FOXBORO, Mass. — A familiar element has been missing from Rob Gronkowski’s game this season.
We’re talking, of course, about the “Gronk Spike.”
The New England Patriots tight end is used to unleashing his trademark end-zone spike: He needed just 91 games to record 70 receiving touchdowns, a rate surpassed only by four Hall of Fame wide receivers.
Gronkowski has been a virtual non-factor in the red zone this season, though. After catching a 21-yard touchdown pass in Week 1 against the Houston Texans, the 29-year-old hasn’t scored since.
In fact, Gronkowski has exactly zero catches in the red zone this season (that TD was 21 yards, after all) on just one target: An incomplete Tom Brady pass in Week 4 against the Miami Dolphins.
The All-Pro tight end was asked about that eye-opening lack of production Wednesday as his team prepares for the Chicago Bears on Sunday.
“It is what it is,” Gronkowski said during a press conference at Gillette Stadium. “First off, I’ve got to get open. I’ve got to get out there and run better routes, and then I’ll start seeing more targets — whatever the play is called.”
Gronk’s red zone disappearance hardly is his own fault, though. As the Patriots’ most dangerous red zone threat, he draws a ton of attention from opposing defenses and routinely sees double-teams inside the 20-yard line.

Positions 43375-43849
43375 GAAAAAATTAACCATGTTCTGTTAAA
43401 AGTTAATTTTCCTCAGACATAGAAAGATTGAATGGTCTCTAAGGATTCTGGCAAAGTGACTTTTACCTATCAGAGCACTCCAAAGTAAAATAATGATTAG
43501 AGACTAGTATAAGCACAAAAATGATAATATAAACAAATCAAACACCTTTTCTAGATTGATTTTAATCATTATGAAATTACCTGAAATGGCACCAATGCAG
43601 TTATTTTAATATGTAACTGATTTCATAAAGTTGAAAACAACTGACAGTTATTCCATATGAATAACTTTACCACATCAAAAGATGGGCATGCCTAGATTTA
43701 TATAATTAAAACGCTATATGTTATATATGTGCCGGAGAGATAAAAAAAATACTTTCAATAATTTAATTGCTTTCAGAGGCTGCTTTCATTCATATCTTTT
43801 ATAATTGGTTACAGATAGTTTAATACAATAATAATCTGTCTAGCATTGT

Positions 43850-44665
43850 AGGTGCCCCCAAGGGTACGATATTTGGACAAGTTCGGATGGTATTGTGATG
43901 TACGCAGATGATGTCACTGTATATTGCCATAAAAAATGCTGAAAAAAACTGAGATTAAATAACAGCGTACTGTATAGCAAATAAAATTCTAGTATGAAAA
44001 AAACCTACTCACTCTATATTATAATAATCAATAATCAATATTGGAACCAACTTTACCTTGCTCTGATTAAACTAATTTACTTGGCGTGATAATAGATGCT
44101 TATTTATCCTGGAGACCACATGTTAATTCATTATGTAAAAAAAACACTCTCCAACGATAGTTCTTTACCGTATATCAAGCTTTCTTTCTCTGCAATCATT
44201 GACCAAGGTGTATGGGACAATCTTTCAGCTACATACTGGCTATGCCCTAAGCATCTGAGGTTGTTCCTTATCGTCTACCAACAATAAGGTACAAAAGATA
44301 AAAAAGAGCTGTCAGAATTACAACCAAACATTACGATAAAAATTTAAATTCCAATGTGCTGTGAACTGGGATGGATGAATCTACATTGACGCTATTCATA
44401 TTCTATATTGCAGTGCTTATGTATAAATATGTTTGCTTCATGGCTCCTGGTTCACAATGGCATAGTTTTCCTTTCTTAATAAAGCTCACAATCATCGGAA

That extra attention opens up the rest of the offense, too. Despite Gronkowski’s struggles, New England has scored a touchdown on 68 percent of its red zone trips this season — seventh-best in the NFL — while Brady has thrown a TD pass to six pass-catchers not named Gronkowski.
The big tight end insists he doesn’t mind sharing.
“I mean, we’re scoring down there,” Gronkowski said. “Whatever I have to do to help out the team, even if the ball’s not going my way, I’ve just got to do.
” … We’ve got so many other great players, you’ve got to focus on them, too. We’ve got (James) White, (Josh) Gordon, Julian (Edelman), (Chris) Hogan, Sony (Michel). We’ve just got so many good players out there that you’ve got to watch out for them, too. I don’t mind that.”
That doesn’t mean Gronkowski is content with being covered, though. The ninth-year veteran has been working on improving his releases off the line so he can find open spots on the field, even when multiple defenders are assigned to him.
“You’ve got to get a good release off of press coverage,” he said. “I’ve seen wide receivers, watched them before, and every time they get a good release, they get open pretty much a lot of the time.
“So, I would say sometimes I really haven’t been doing that, sometimes I have. So, just got to keep working on it and keep getting better.”